Nanocrystalline Materials for the Next Generation of Noise Suppression Solutions

By Roman Klinger and Dr. Johannes Beichler – VAC

In recent years, innovative soft magnetic materials have moved to the forefront of electrical engineering and electronics and led to the development of many advanced components. Today, Vacuumschmelze (VAC) produces an array of high-quality soft magnetic alloys and advanced alloy products for a wide range of applications, including installation technology (e.g. electronic electricity meters) and renewable energies (solar, wind) to modern consumer products (computers, flat screen TVs). Although VAC’s contributions are usually concealed within the finished product, they fulfill important functions such as device and personal protection, billing processes accurate to the last cent, low-loss energy transmission and the interference-free operation of electronic devices.

Figure 1. Broadband Attenuation

Toroidal tape-wound cores made from the nanocrystalline alloy Vitroperm have a proven track record in common-mode chokes (CMCs) for the interference suppression for electronic devices. The properties of Vitroperm CMCs enable high attenuation at low-frequency ranges and improved high-frequency (HF) attenuation.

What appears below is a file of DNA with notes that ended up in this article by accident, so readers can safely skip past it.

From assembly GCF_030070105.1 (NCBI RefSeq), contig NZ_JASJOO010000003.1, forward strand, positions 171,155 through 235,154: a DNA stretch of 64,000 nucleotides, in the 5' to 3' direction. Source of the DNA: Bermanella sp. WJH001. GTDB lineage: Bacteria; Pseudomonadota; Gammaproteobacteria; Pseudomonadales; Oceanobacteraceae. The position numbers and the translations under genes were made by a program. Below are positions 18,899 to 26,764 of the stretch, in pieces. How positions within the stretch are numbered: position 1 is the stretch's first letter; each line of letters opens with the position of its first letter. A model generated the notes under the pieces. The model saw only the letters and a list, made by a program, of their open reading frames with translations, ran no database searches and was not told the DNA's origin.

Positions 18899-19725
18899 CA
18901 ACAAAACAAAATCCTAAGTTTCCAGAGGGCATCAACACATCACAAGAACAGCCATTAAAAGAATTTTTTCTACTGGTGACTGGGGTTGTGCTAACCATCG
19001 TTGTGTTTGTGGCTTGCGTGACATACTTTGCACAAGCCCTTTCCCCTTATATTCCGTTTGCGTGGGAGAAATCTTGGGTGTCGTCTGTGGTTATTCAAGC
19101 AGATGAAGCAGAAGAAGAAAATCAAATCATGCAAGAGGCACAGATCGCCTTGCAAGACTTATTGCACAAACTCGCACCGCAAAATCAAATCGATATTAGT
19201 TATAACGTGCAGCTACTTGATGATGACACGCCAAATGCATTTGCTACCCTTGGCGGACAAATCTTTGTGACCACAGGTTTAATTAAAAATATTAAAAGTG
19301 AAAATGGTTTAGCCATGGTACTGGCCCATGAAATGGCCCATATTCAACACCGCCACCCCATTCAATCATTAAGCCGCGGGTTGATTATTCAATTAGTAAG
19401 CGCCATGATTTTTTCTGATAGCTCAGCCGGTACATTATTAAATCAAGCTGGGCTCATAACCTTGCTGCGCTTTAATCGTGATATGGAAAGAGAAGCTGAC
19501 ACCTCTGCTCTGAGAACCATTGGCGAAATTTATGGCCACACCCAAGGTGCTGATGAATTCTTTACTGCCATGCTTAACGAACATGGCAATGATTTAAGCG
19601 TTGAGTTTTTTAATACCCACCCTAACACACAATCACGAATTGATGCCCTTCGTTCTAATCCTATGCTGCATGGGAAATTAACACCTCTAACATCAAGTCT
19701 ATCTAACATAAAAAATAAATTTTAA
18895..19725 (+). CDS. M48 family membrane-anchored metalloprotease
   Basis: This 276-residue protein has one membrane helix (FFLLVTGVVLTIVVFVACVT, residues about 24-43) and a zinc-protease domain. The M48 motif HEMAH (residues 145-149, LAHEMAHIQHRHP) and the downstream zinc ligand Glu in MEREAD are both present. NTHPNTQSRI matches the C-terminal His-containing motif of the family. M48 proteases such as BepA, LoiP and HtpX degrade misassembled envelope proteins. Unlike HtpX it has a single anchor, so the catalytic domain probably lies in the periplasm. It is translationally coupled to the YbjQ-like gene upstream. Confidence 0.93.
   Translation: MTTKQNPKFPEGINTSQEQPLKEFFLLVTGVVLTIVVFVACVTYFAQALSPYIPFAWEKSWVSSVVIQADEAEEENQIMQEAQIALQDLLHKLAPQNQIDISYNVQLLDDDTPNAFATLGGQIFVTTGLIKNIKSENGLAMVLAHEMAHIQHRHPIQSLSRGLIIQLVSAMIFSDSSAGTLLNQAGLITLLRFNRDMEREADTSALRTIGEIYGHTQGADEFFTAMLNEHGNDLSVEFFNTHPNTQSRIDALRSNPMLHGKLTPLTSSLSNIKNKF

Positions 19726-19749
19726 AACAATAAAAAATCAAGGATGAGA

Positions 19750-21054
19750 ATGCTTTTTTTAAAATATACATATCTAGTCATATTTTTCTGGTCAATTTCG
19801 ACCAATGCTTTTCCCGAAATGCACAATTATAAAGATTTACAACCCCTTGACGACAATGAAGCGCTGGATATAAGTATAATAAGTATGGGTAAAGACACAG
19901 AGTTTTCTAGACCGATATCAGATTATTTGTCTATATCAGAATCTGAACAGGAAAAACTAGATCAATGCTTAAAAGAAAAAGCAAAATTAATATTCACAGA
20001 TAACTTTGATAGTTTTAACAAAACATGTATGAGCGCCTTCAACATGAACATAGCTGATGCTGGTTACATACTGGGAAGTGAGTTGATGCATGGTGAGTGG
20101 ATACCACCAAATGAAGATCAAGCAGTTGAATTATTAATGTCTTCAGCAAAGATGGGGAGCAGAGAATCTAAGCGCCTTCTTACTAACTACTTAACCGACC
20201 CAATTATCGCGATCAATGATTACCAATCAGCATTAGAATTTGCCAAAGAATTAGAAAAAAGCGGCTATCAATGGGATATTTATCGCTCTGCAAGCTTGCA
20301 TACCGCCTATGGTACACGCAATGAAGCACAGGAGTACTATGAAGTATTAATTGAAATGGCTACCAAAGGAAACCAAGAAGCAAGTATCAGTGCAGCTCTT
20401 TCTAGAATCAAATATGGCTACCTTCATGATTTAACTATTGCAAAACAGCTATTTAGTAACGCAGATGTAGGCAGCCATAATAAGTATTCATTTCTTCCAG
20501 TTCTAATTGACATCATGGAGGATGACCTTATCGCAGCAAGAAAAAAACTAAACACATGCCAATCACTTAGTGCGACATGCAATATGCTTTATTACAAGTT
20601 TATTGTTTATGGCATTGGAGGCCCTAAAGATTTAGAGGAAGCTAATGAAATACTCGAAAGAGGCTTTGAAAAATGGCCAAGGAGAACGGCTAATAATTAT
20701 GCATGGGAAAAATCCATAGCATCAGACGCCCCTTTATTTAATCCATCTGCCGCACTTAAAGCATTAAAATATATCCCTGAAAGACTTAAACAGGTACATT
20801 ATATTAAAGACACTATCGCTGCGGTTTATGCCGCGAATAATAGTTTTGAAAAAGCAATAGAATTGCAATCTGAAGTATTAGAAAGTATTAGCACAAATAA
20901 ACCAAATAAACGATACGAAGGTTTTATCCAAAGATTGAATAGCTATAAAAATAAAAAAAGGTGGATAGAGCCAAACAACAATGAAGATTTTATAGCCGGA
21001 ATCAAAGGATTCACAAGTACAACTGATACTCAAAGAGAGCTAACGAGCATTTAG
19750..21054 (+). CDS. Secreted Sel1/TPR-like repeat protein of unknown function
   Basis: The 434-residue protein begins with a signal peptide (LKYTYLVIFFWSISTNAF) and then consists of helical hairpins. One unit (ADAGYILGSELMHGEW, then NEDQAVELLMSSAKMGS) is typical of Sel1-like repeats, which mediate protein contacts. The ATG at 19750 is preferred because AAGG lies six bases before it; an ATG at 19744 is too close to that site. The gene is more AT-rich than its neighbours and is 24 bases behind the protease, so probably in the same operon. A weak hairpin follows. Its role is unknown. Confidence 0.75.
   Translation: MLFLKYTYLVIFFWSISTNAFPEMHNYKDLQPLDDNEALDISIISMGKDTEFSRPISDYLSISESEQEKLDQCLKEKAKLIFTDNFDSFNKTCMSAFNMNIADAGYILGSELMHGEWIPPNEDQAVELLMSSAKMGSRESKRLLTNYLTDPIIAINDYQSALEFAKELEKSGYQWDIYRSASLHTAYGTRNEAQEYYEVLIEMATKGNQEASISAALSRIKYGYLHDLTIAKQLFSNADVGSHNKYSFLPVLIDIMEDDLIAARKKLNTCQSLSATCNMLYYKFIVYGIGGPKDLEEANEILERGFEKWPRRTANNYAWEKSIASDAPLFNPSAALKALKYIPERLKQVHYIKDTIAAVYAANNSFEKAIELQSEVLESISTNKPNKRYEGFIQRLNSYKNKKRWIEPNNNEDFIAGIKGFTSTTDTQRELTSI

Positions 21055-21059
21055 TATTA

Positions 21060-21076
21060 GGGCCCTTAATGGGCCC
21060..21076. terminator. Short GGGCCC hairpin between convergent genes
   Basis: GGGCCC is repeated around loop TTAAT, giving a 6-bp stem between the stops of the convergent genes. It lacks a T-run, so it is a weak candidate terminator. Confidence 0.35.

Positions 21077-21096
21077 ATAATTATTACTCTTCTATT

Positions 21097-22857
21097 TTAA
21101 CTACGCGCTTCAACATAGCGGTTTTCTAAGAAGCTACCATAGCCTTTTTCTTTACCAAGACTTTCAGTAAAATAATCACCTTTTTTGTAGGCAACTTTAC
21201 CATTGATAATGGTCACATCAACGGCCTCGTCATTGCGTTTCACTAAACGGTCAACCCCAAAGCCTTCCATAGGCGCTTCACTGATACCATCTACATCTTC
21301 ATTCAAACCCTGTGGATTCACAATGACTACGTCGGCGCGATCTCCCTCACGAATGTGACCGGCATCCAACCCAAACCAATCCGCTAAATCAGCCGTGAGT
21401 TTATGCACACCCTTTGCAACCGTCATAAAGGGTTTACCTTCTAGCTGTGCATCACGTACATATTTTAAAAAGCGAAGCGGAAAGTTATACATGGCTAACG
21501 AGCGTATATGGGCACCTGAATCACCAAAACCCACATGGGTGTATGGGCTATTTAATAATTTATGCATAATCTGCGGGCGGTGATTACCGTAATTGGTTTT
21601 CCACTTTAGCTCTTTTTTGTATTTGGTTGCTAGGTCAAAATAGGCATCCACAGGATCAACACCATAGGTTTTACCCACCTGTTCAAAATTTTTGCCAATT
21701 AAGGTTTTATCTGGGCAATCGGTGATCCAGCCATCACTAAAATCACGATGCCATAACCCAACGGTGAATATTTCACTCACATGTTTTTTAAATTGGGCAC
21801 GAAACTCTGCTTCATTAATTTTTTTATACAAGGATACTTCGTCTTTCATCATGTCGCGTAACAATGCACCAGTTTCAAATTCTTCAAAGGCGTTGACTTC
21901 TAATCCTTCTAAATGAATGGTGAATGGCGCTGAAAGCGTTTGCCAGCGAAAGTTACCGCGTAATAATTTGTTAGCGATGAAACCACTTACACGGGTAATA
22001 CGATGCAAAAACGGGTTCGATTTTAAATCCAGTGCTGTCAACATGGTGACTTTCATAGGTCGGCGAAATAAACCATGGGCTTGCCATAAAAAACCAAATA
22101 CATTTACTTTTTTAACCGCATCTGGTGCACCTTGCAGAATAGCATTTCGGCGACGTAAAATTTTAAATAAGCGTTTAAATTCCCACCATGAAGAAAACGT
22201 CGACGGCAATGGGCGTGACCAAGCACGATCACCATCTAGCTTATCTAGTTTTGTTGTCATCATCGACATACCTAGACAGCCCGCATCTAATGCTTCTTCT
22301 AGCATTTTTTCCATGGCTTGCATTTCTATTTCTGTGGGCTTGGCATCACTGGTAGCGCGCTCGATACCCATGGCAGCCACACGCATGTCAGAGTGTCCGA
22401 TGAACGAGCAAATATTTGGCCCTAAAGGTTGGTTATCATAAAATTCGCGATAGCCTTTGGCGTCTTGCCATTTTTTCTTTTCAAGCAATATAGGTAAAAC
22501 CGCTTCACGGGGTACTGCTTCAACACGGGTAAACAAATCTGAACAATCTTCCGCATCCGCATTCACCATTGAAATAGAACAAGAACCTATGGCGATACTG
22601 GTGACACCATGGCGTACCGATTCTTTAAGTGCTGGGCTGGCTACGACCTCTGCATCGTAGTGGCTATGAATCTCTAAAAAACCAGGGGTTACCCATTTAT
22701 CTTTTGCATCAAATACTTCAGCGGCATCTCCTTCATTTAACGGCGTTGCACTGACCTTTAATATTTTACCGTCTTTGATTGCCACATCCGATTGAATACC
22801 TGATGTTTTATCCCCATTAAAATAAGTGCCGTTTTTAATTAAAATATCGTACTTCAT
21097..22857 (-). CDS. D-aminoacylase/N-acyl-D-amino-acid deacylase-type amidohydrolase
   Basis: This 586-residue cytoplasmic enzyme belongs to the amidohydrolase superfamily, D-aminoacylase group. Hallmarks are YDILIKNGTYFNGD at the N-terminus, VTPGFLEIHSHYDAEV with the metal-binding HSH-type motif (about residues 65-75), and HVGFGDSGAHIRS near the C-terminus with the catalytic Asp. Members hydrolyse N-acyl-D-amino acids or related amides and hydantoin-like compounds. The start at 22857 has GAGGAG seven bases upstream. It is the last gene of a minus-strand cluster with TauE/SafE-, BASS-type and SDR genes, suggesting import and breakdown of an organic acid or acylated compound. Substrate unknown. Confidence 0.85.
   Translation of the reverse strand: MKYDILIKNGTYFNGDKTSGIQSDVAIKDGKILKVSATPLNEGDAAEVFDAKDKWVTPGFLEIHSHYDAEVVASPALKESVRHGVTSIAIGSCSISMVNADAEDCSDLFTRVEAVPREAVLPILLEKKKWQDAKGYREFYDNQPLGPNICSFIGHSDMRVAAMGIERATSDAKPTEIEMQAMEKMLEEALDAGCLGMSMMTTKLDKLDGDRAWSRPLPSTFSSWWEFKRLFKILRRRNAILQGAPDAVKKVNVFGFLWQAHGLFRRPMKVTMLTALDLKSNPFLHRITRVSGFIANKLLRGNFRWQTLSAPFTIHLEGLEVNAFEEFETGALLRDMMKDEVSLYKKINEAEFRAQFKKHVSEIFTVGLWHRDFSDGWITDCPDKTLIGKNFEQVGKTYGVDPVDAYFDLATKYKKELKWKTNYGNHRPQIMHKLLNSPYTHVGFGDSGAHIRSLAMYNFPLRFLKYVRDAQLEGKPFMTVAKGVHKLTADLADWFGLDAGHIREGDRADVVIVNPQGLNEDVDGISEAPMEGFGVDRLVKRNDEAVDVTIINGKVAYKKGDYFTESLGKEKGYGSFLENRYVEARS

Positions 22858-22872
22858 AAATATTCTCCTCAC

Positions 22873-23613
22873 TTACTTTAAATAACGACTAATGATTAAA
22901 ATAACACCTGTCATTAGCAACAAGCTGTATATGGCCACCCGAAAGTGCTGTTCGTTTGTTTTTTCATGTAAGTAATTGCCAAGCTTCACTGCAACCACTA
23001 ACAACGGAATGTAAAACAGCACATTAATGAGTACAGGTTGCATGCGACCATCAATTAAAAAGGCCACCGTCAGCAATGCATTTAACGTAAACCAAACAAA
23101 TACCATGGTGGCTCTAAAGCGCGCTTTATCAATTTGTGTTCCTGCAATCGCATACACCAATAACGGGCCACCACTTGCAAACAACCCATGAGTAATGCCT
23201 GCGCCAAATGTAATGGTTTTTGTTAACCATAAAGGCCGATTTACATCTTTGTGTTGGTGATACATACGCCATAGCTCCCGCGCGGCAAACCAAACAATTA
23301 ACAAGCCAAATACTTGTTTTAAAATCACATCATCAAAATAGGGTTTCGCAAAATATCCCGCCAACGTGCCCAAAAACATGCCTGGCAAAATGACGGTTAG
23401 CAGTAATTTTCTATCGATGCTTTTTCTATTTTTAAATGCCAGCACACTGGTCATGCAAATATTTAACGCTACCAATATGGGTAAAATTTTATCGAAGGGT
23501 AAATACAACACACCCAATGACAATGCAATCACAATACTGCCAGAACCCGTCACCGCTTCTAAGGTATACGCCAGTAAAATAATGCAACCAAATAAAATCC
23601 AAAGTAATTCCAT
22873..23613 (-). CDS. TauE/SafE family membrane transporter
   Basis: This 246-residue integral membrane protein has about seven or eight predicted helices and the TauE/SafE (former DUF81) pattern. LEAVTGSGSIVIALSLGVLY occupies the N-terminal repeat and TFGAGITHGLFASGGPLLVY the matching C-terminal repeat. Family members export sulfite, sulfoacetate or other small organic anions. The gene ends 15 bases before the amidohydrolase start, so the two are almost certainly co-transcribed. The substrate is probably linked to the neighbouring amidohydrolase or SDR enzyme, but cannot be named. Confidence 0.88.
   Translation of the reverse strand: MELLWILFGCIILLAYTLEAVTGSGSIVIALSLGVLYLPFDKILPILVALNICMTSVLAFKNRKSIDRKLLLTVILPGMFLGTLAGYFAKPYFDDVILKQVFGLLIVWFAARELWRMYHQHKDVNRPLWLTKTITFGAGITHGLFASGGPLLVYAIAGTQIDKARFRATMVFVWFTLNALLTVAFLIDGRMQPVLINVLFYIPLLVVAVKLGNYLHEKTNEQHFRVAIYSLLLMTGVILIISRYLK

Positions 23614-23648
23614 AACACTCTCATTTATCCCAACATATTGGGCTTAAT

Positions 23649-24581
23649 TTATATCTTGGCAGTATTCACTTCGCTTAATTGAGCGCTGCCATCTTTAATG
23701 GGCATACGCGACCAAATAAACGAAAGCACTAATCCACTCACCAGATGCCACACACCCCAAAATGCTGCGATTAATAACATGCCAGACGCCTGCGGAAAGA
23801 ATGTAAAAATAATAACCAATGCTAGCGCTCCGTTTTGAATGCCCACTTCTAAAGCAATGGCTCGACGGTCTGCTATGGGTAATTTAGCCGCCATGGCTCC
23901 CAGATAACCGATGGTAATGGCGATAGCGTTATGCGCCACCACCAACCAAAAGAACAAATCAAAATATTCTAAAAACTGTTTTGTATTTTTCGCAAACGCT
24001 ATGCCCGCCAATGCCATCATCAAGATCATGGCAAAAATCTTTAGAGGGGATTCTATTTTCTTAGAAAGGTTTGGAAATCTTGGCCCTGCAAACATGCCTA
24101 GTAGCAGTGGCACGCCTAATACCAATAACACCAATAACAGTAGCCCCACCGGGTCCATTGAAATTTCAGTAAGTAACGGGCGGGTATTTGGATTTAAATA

Compared to chokes made with ferrite cores, the broadband interference suppression, coupled with improved thermal properties, delivers significant advantages in filter design and enables the production of highly reliable EMI filters. In certain conditions, intelligent filter configuration enables single-stage filters to be used instead of two-stage filters, hence reducing the number of passive components, system costs and component dimensions.

Figure 2. Nanocrystalline CMCs enable a reduction of filter stages.

Vitroperm has already established itself in a wide range of applications as a universal solution for EMC problems through its use of low-cost alloy constituents (Fe-based) and modern large-scale production lines. Key applications for nanocrystalline CMCs are switched-mode power supplies, uninterruptable power supplies, welding equipment, photo-voltaic solar inverters, wind generators, electric and hybrid cars and frequency converters.